Although this is true that Microsoft’s permanent employee’s have the benefit of the best corporate treatment, most of the labor pool consists of “permatemps” employees, employees who are made to work for years under the title of “temporary” employees and therefore they are given no benefits which are given to the permanent employees like health insurance , fuel benefits or given staff quarters, they use the forced retention tactic, whereby if any employee look to break their contract terms and try to leave Microsoft they would be sued to prevent them from resigning or leaving Microsoft.

Microsoft also uses more traditional cost-saving techniques, ranging from not providing medical benefits and also going as low as not providing towels in the company locker rooms (Greene, J ET all, 2005) In the past Microsoft has also been come under accusation of overworking their employees, in Mainer cases it has lead to burnout (A psychological phrase for the occurrence of long-term exhaustion and also resulting in diminishing of interest).

Within a couple of years of joining Microsoft, the company is frequently referred as a “Velvet Sweatshop”, a term which was originally seen in a Seattle Times article in 1989 and shortly was used to portray Microsoft as a corporation by their very own employees,(Bendich ,2007). The main focus of this term is that the company provides ultimate leisure for its staff and in a convenient position, but in exchange makes them do long overtime hours to a peak which would lead to an elongated health danger.

For instance the kitchens have free cold drinks and food and numerous of the Microsoft’s buildings include in house gyms and bathrooms. Although the accusation stands that they keep their staff at Microsoft for unjustly extended working hours and having to do too much work. A United States lawsuit was brought forward in opposition to Microsoft in 1992 on behalf of employees currently working and also the previous employees of Microsoft totally up to 8,558 which was recognized as “Vizcaino v Microsoft” these employees were known as “temporary” or freelance employees at the company.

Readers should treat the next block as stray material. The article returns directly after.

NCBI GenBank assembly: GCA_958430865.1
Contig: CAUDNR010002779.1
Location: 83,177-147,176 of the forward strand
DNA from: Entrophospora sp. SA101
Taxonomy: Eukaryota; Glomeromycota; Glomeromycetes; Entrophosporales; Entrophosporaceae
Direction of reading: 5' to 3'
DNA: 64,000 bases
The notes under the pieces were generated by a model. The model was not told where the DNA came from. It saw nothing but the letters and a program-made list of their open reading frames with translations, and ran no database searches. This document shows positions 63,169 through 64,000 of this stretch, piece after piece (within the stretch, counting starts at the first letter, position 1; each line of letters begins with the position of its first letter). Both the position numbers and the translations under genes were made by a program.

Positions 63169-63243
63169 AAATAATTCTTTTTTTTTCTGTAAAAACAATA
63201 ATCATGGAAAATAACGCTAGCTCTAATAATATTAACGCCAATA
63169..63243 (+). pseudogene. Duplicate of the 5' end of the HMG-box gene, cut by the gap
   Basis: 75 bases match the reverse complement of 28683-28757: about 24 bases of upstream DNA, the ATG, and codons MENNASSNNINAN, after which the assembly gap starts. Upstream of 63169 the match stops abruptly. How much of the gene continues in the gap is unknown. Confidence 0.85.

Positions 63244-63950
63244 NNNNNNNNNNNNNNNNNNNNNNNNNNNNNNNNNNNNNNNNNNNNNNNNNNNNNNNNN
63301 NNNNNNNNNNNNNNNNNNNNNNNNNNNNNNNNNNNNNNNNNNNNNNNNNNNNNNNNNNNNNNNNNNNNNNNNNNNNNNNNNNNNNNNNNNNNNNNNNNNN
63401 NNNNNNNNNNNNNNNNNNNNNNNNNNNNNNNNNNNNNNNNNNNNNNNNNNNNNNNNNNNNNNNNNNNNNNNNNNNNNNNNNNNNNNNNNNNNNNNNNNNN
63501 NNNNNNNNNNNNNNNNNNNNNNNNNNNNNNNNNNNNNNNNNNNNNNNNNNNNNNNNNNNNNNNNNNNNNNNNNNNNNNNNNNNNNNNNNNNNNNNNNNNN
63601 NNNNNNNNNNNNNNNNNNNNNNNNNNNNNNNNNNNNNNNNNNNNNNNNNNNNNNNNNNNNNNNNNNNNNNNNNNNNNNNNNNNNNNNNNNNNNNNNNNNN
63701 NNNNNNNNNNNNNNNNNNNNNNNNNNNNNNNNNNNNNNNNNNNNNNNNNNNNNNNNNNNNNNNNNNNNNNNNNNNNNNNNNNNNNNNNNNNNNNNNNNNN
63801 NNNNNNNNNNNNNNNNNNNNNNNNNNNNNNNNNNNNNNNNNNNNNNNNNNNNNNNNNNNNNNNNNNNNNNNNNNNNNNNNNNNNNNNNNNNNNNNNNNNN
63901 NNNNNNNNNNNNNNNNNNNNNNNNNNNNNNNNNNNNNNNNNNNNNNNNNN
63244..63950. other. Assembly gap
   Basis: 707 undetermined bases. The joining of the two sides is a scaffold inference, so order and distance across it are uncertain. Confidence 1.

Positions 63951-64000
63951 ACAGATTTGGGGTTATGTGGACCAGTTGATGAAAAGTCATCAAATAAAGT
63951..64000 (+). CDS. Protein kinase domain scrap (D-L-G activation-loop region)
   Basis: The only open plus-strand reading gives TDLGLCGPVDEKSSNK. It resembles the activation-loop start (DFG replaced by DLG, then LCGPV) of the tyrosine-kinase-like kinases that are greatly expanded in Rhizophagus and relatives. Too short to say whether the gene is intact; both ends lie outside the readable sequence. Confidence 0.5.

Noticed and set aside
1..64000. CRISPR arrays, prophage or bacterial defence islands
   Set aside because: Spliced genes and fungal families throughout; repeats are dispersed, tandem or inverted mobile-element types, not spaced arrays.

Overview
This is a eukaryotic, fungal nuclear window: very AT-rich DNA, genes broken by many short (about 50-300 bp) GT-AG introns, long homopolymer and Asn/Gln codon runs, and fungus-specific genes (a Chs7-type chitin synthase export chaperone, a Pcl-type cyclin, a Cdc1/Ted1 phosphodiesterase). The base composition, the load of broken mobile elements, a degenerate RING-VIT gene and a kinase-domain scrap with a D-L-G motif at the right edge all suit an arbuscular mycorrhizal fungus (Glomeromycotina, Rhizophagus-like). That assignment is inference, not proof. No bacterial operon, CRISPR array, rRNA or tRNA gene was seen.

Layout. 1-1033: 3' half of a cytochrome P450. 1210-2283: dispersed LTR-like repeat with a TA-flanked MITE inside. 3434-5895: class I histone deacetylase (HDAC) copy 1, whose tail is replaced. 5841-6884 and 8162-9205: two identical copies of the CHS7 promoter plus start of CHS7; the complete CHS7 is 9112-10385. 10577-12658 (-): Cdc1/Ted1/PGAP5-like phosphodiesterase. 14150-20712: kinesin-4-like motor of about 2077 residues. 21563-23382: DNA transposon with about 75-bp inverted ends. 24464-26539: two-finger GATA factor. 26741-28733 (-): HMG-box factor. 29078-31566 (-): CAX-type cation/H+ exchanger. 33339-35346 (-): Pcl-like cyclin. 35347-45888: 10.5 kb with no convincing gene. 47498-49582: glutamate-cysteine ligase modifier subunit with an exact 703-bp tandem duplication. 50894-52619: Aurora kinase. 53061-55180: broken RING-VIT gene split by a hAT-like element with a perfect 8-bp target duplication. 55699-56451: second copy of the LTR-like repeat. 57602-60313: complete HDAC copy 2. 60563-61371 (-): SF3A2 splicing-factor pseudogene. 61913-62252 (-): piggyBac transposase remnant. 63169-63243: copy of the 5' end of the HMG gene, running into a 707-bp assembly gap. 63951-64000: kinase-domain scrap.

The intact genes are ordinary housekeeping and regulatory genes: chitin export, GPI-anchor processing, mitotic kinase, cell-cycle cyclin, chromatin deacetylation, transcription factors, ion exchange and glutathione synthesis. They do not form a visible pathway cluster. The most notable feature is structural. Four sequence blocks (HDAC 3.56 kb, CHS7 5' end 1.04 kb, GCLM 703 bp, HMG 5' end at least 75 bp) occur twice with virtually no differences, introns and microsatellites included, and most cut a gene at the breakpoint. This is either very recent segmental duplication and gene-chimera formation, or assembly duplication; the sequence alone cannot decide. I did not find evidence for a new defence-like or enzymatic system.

In the year of 1993, the lawsuit has been deemed as a US Federal Class Action in the US District Court Western District of Washington At Seattle as No. C93-178C. The concluding decision was given in 2005. The argument against the defendant (Microsoft) was that these “permatemps” and other temporary employees worked with the “permanent” workers and did similar work in the same environment, and at times had to do it for longer hours. After years of hearing and court setbacks Microsoft finally agreed to settle the law suit for 93 million US dollars.

A consequence of the lawsuit was that now the temporary employees at Microsoft were not allowed to work with the regular employees and also were restricted to participate in social events and other morale boosting events of Microsoft which would given an “image” of them being regular employees, these employees would also be on a strictly 1 year contracts and would have to leave Microsoft for almost 100 days before they could join again. Conclusion

Microsoft faces many ethical issues as discussed in the report mainly being the issue of unfair monopolistic behavior by Microsoft and the regular trials to sabotage competition and hinder other corporations to come forward, Microsoft should clean up their business practices as to not hinder other companies and play fair with its head to head competition Reference list •Greene,

http://www. neilstoolbox. com/bibliography-creator/reference-website. htm

http://www. kmfms. com/whatsbad. html

http://www. groklaw. net/pdf/Comes-3096. pdf

http://techrights. org/2009/06/16/business-unethical-ms/

http://en. wikipedia. org/wiki/Criticism_of_Microsoft

http://www. rantroulette. com/2009/06/a-closer-look-at-microsofts-unethical-business-practices/

http://robertnyman. com/2010/05/04/embrace-extend-and-extinguish/